Generative AI, or at least the 2024 version of it, will, that is, stand an old saying on its head: “There are no dumb questions,” will become, “Some questions are too dumb for even the best AI to salvage.”

2. Augmented (or mixed, or just virtual) reality vs. actual reality

We’re getting close to the point where industry pundits, in search of the Next Big Thing, just might start to generate excitement about this, a truly exciting, technology.

As a simplistic example of what mixed reality (MR) has to offer, imagine you attend an industry event that includes a cocktail party on its agenda.

You’ll have met most of these characters at previous events, but you aren’t all that good at remembering names and attaching them to faces. But there’s no need to fear, mixed reality is here! Your MR glasses come to the rescue, floating names under faces. And, if you look at a face for a few seconds, your glasses will suggest a conversation starter based on something you discussed at a previous get-together.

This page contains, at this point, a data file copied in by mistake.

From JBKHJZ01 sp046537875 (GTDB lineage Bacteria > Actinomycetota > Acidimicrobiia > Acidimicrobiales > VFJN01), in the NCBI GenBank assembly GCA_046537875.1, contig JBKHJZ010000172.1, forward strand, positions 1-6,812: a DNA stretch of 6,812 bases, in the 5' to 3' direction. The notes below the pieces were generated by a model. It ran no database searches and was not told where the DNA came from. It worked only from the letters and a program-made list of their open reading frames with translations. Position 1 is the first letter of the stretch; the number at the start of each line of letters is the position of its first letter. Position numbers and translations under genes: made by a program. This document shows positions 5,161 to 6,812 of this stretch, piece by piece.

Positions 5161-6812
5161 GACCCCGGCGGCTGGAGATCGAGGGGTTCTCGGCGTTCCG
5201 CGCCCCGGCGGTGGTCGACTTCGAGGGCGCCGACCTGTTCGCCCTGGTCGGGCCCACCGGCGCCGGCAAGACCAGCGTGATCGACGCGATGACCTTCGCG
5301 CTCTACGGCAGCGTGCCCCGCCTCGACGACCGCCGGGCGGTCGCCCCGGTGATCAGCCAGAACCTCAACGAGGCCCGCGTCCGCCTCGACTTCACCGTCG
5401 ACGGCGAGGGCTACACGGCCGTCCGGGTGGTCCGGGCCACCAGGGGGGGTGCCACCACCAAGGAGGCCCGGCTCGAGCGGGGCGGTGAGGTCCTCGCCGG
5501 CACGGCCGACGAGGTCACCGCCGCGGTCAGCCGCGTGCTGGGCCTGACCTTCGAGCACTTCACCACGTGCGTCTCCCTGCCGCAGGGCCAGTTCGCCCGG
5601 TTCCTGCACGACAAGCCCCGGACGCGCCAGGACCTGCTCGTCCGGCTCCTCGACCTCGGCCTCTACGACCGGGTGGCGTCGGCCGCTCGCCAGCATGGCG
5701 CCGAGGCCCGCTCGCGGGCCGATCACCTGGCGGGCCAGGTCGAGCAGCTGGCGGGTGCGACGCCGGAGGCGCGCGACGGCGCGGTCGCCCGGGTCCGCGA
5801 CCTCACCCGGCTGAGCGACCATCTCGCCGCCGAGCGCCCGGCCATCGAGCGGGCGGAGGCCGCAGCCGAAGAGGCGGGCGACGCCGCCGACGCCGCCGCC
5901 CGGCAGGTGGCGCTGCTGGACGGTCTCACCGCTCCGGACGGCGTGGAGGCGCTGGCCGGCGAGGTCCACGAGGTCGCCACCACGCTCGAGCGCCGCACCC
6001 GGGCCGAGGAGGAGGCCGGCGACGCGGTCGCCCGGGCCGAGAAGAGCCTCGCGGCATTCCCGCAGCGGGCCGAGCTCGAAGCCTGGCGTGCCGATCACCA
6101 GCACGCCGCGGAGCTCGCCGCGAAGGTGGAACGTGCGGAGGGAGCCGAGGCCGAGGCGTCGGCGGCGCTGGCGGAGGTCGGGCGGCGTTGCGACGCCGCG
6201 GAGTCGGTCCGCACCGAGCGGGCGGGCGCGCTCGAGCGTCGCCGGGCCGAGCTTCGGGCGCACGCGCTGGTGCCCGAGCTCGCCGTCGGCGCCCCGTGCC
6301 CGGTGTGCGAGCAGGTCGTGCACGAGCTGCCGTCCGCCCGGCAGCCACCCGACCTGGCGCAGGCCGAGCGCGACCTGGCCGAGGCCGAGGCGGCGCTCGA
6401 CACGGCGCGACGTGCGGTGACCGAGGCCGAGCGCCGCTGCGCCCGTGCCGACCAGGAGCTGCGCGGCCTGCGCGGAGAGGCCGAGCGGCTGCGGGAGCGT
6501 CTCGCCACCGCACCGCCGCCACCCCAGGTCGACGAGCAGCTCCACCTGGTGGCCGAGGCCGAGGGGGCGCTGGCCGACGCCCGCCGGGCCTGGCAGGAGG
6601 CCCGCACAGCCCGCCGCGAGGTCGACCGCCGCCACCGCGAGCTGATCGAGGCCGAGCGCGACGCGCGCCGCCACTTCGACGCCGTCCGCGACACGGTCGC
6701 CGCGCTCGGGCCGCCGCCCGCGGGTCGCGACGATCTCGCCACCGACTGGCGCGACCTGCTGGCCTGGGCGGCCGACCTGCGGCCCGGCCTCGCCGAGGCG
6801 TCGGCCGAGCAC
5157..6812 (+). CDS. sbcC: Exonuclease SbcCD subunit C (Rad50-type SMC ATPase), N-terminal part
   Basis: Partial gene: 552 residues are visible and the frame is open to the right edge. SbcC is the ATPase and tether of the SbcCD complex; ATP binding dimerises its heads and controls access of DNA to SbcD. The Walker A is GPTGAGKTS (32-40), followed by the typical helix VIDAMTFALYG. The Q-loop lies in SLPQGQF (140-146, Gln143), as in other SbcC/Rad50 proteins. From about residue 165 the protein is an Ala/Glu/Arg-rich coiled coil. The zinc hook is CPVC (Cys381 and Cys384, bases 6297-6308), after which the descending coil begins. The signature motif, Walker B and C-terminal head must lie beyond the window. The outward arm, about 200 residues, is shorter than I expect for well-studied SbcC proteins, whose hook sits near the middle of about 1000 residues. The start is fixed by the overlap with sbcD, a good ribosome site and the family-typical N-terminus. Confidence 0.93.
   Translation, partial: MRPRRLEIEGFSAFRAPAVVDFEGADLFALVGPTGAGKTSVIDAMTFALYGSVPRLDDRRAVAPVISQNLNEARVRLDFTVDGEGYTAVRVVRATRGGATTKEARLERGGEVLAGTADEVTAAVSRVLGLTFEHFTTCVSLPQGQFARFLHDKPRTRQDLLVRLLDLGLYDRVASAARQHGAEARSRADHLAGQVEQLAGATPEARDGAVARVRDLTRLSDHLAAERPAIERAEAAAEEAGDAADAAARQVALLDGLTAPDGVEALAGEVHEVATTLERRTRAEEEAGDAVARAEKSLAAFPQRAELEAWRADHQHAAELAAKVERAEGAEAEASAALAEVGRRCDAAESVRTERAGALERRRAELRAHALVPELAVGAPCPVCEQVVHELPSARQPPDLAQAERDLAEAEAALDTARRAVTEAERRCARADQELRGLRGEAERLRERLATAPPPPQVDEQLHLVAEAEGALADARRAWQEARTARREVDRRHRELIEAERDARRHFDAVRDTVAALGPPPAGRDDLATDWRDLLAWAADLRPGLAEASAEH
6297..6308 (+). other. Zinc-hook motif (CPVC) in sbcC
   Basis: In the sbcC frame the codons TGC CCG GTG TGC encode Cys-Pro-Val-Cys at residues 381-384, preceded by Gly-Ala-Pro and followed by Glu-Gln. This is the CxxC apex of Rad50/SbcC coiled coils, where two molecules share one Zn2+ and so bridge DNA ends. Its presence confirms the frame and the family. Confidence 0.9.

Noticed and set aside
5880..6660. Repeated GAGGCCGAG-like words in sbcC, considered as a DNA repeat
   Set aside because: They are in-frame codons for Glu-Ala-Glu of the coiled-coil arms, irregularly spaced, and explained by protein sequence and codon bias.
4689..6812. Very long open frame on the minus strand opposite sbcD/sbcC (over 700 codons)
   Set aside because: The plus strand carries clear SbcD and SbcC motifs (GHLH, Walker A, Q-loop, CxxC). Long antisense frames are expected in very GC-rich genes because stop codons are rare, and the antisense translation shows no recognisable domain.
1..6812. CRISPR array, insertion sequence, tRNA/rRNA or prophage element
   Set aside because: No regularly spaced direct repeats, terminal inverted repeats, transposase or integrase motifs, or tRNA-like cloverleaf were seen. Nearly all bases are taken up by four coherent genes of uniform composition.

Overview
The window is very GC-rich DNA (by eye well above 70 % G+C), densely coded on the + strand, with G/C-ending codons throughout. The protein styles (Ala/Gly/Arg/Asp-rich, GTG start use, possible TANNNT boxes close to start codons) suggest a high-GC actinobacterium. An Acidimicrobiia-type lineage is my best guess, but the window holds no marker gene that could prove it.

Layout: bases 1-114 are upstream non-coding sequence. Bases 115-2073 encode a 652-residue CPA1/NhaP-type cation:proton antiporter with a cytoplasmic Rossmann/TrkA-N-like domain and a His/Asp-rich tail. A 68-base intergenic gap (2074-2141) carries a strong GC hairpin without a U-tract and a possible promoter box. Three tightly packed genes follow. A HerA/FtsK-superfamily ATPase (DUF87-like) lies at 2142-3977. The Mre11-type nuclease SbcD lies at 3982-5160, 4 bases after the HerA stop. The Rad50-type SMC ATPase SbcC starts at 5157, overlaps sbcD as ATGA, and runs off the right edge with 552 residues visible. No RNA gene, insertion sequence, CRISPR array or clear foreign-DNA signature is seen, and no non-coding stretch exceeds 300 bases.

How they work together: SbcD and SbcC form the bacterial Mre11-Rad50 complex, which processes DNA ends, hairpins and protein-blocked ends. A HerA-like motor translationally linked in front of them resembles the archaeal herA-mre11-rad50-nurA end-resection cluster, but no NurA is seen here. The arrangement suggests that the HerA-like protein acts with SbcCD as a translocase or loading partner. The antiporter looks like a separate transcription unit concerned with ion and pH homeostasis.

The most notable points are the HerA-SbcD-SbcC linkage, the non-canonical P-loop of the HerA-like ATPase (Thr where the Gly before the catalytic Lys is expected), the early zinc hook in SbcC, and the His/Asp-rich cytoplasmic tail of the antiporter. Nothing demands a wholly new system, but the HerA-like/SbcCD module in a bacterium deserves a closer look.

Mixed reality’s potential is awesome. CEOs might want to take advantage of that potential.

In 2024, however, the only place they’ll see it will be in a few canned demos and the MCU.

3. Wearable computers

“Delay in Transit” is a 70-year-old short story written by science fiction writer F.L. Wallace. It described a wearable computer controlled by “subvocalized” commands, to which it responded with bone-conducted audio output.

I’ve wanted one ever since I read the story. Now that I’ve described it, you probably want one, too. And, sure, you can buy what are called “wearable computers.” But as they don’t offer much more than Dick Tracy’s wrist radio did, don’t describe Wallace’s 70-year-old vision to your CEO. They might want one too, probably with mixed reality capabilities, and 2024 will be disappointing enough.

4. Real reality is under siege

By now you, your parents, your cousin Felix the would-be social media influencer, not to mention your CEO, will all know all about deepfakes. What they won’t expect, because the credulous business writers they rely on haven’t figured it out, is that in 2024 deepfake content will begin filtering into the training datasets that make AI I. Yes, in the coming year we’re likely to find ourselves dealing with fake deepfakes.